Is The NSF Funding Untestable Climate Predictions – My Comments On A $6 Million Grant To Fund A Center For Robust Decision–Making On Climate And Energy Policy”

I was informed [h/t to Robert Ferguson] of a new NSF Center at the University of Chicago. The news release of February 17 2011 on this Center is

$6 million grant to fund center for robust decision–making on climate and energy policy.

This new Center appears to fit into the conclusion that the National Science Foundation is failing in its support of  research questions based on sound scientific practices, as I outlined in my posts

The Difference Between Prediction and Predictability – Recommendations For Research Funding Related to These Distinctly Different Concepts

Diminishing Returns From Multi-Decadal Global Climate Model Simulations

The National Science Foundation Funds Multi-Decadal Climate Predictions Without An Ability To Verify Their Skill

In the third post above, I wrote (slightly edited)

“Funding of multi-decadal regional climate predictions by the National Science Foundation which cannot be verified in terms of accuracy is not only a poor use of tax payer funds, but is misleading policymakers and others on the actual skill that exists in predicting changes [in the climate] in the future.”

The University of Chicago press release reads

“The Computation Institute at the University of Chicago is leading a new multi–institutional, interdisciplinary center to build tools to help governments, the private sector and individuals make better–informed decisions relating to both climate and energy policies and the long–term consequences of climate change.

The Center will organize much of its research around CIM–EARTH (Community Integrated Model of Economic and Resource Trajectories for Humankind), a new modeling framework that enables more powerful and transparent simulation of the interactions of climatic and other physical processes with human activities, including economic systems, agricultural markets, land use changes and population trends. The goal of the Center’s research, and CIM–EARTH, is to provide useful information to policymakers, who must make decisions that will carry trillions of dollars worth of impact, whether as mitigation costs, adaptation costs or damage from climate change.”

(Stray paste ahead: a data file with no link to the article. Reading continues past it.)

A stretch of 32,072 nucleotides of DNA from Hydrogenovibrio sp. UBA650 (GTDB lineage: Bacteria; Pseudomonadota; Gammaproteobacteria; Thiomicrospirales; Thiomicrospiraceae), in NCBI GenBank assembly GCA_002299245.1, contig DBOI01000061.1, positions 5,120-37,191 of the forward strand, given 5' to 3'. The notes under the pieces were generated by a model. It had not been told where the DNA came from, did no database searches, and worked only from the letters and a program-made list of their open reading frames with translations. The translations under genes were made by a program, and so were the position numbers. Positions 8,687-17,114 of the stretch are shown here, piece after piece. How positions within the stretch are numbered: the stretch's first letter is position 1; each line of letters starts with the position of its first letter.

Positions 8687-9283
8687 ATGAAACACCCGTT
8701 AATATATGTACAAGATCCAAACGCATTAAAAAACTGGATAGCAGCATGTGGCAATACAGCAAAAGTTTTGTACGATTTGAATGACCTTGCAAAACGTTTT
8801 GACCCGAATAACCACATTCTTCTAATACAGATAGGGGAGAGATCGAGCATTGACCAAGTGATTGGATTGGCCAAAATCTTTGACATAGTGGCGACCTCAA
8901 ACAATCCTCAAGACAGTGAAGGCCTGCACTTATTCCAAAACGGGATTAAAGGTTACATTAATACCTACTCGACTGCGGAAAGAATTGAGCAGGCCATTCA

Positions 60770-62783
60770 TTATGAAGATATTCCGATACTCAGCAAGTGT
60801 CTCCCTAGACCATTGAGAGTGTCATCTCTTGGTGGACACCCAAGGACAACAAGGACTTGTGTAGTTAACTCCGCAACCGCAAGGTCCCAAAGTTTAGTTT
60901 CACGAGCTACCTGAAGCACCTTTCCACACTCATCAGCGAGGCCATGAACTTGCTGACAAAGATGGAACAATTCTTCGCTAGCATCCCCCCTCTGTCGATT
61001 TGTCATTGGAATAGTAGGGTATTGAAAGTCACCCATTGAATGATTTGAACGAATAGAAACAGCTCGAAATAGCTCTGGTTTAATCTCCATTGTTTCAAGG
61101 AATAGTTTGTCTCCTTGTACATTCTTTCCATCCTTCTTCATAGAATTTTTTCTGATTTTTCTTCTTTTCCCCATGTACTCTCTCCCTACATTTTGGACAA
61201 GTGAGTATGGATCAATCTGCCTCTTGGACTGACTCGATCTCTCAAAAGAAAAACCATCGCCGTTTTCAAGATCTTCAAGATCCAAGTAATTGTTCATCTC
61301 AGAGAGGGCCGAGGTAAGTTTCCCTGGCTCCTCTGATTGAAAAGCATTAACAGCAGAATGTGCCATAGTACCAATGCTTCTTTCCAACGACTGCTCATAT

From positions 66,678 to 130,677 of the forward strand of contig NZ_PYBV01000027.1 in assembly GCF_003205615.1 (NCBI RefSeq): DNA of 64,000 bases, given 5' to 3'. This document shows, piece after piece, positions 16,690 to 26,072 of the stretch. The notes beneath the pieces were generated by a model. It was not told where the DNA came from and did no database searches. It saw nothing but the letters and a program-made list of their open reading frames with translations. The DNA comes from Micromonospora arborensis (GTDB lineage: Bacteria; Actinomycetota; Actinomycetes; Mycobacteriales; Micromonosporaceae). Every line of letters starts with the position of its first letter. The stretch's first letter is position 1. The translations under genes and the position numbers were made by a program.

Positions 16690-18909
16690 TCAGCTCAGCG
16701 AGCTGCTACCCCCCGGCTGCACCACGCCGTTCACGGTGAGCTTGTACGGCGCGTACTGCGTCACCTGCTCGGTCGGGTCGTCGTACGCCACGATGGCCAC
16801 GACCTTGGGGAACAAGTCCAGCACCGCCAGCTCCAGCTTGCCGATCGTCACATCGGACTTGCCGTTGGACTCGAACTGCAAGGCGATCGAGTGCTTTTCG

The CIM-EARTH effort is described as

“CIM-EARTH is a collaborative, multi-institutional project to design a large-scale integrated modeling framework as a tool for decision makers in climate and energy policy. CIM-EARTH is intended to enhance economic detail and computational capabilities in climate change policy models, and to nucleate and support a broad interdisciplinary and international community of researchers and policymakers.”

The figure on the CIM-EARTH website is reproduced below.

image
The proposed coupling between the human and earth systems in the above figure is very much needed. This analysis should be completed with current climate and for historical and recent paleo-climatic conditions.
 However, as evident in their figures (e.g. where they present economic predictions out to 2060), they appear to be focusing on multi-decadal earth system (climate) predictions as the input to the “human system” part of their modeling effort. Presumably, these would be the IPCC mulit-decadal global climate model forecasts.
 
IF this is an accurate characterization of their Center, in that it is based on IPCC climate model predictions, then it is scientifically flawed in that there is no way to validate the climate forecasts that interact with their human system models (regardless of how robust those models are).
 
A  robust way for the Center to use NSF funds would be to examine the bottom-up, resource-based perspective that was outlined in the post
 
 
where I wrote
 

“There are 5 broad areas that we can use to define the need for vulnerability assessments : water, food, energy, [human] health and ecosystem function. Each area has societally critical resources. The vulnerability concept requires the determination of the major threats to these resources from climate, but also from other social and environmental issues. After these threats are identified for each resource, then the relative risk from natural- and human-caused climate change (estimated from the GCM projections, but also the historical, paleo-record and worst case sequences of events) can be compared with other risks in order to adopt the optimal mitigation/adaptation strategy.”

The University of Chicago Center, as presented in the news release and on the CIM-EARTH website, appear to be perpetuating the scientifically flawed approach of using untestable climate model predictions to communicate economic and other human impacts decades from now to policymakers as robust science. The National Science Foundation needs to be challenged on  their funding of studies which are based on untestable multi-decadal global climate model predictions.

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